Structural Basis for the De-N-acetylation of Poly-beta-1,6-N-acetyl-d-glucosamine in Gram-positive Bacteria.Little, D.J., Bamford, N.C., Pokrovskaya, V., Robinson, H., Nitz, M., Howell, P.L.
(2014) J Biol Chem 289: 35907-35917
- PubMed: 25359777
- DOI: https://doi.org/10.1074/jbc.M114.611400
- Primary Citation of Related Structures:
- PubMed Abstract:
Exopolysaccharides are required for the development and integrity of biofilms produced by a wide variety of bacteria. In staphylococci, partial de-N-acetylation of the exopolysaccharide poly-β-1,6-N-acetyl-d-glucosamine (PNAG) by the extracellular protein IcaB is required for biofilm formation. To understand the molecular basis for PNAG de-N-acetylation, the structure of IcaB from Ammonifex degensii (IcaBAd) has been determined to 1.7 Å resolution. The structure of IcaBAd reveals a (β/α)7 barrel common to the family four carbohydrate esterases (CE4s) with the canonical motifs circularly permuted. The metal dependence of IcaBAd is similar to most CE4s showing the maximum rates of de-N-acetylation with Ni(2+), Co(2+), and Zn(2+). From docking studies with β-1,6-GlcNAc oligomers and structural comparison to PgaB from Escherichia coli, the Gram-negative homologue of IcaB, we identify Arg-45, Tyr-67, and Trp-180 as key residues for PNAG binding during catalysis. The absence of these residues in PgaB provides a rationale for the requirement of a C-terminal domain for efficient deacetylation of PNAG in Gram-negative species. Mutational analysis of conserved active site residues suggests that IcaB uses an altered catalytic mechanism in comparison to other characterized CE4 members. Furthermore, we identified a conserved surface-exposed hydrophobic loop found only in Gram-positive homologues of IcaB. Our data suggest that this loop is required for membrane association and likely anchors IcaB to the membrane during polysaccharide biosynthesis. The work presented herein will help guide the design of IcaB inhibitors to combat biofilm formation by staphylococci.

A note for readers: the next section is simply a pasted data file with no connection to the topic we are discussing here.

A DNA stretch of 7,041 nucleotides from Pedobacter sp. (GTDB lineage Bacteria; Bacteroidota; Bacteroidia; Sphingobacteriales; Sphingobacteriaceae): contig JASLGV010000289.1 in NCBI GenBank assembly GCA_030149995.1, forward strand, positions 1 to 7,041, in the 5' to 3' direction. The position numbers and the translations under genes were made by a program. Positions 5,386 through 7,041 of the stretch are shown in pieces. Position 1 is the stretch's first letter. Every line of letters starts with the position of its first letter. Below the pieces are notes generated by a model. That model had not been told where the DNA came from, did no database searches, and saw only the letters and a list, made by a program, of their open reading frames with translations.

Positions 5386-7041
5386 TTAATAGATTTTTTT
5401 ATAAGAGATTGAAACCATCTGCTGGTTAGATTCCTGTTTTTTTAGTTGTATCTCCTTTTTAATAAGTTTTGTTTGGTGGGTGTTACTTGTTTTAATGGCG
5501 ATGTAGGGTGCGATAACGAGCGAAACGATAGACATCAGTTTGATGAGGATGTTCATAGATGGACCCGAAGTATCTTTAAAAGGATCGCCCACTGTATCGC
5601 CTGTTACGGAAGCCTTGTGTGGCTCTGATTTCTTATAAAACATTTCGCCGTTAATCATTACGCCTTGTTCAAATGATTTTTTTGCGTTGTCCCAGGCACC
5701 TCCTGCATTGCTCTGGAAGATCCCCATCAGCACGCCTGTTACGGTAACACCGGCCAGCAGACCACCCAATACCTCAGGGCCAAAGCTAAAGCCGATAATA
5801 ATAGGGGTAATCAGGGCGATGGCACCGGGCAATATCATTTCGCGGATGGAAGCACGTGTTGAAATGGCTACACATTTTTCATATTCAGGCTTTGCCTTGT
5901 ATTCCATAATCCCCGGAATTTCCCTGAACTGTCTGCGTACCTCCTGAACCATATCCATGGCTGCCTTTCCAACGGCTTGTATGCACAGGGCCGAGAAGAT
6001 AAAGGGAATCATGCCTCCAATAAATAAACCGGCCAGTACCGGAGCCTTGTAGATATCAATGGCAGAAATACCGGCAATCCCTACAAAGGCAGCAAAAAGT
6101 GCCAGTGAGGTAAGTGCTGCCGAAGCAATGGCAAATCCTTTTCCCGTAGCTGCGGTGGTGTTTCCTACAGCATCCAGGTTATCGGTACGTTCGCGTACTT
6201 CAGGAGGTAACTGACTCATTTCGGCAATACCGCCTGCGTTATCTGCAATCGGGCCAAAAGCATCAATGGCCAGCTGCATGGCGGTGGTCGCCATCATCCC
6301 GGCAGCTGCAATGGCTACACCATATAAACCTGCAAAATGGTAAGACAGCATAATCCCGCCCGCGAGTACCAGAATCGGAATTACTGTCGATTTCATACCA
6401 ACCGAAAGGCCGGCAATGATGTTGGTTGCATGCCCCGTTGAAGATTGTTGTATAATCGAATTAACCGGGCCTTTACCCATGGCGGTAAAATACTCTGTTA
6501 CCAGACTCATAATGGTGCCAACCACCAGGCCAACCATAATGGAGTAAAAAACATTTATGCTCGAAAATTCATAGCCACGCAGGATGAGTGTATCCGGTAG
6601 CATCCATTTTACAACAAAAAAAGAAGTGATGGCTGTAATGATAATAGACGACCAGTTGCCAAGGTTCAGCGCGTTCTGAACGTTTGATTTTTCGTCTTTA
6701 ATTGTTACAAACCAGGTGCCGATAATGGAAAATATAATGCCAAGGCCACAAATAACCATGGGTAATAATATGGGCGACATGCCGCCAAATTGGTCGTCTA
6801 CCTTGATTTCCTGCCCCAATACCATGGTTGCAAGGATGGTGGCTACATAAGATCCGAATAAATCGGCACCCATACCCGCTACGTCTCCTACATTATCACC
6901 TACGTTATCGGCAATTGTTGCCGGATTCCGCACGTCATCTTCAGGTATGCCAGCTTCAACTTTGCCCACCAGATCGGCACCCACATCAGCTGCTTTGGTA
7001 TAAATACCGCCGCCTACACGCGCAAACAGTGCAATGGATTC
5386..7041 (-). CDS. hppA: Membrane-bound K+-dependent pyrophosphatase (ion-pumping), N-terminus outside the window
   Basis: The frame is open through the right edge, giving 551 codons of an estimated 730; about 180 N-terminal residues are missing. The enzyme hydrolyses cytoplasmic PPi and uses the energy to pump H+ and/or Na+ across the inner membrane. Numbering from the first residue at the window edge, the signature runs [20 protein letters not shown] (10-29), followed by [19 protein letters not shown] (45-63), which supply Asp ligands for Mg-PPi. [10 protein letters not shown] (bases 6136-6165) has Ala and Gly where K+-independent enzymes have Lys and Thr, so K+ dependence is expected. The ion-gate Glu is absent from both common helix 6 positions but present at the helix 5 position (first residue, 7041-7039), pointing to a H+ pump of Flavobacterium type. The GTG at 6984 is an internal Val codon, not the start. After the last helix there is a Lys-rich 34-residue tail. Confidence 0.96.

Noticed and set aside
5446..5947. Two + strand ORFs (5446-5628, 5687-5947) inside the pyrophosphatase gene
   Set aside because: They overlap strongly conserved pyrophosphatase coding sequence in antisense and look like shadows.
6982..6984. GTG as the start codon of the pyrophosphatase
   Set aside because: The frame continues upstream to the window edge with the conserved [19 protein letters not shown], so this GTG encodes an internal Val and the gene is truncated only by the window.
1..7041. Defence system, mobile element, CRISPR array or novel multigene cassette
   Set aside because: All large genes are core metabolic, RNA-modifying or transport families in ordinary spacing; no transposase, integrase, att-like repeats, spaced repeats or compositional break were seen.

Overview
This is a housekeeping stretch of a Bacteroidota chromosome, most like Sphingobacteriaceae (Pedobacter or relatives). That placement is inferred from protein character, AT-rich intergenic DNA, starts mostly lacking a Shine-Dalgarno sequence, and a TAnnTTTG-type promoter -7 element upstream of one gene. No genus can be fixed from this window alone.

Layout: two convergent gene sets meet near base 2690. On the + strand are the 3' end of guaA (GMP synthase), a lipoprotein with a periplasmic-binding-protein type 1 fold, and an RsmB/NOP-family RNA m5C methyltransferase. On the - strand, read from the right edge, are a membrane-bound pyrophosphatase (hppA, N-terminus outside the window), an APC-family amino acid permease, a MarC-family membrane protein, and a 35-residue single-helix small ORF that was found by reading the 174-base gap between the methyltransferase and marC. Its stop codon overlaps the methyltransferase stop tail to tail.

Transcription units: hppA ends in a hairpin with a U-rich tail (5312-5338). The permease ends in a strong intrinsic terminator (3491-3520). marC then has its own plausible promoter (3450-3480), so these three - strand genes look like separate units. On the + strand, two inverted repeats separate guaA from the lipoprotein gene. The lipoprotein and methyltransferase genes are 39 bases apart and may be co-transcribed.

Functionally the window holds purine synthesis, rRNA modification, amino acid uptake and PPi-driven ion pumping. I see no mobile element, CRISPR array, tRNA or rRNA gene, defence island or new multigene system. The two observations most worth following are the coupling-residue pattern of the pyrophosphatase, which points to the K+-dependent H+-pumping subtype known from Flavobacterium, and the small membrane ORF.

From the Program in Molecular Structure and Function, Research Institute, The Hospital for Sick Children, Toronto, Ontario M5G 1X8, Canada, Department of Biochemistry, University of Toronto, Toronto, Ontario M5S 1A8, Canada.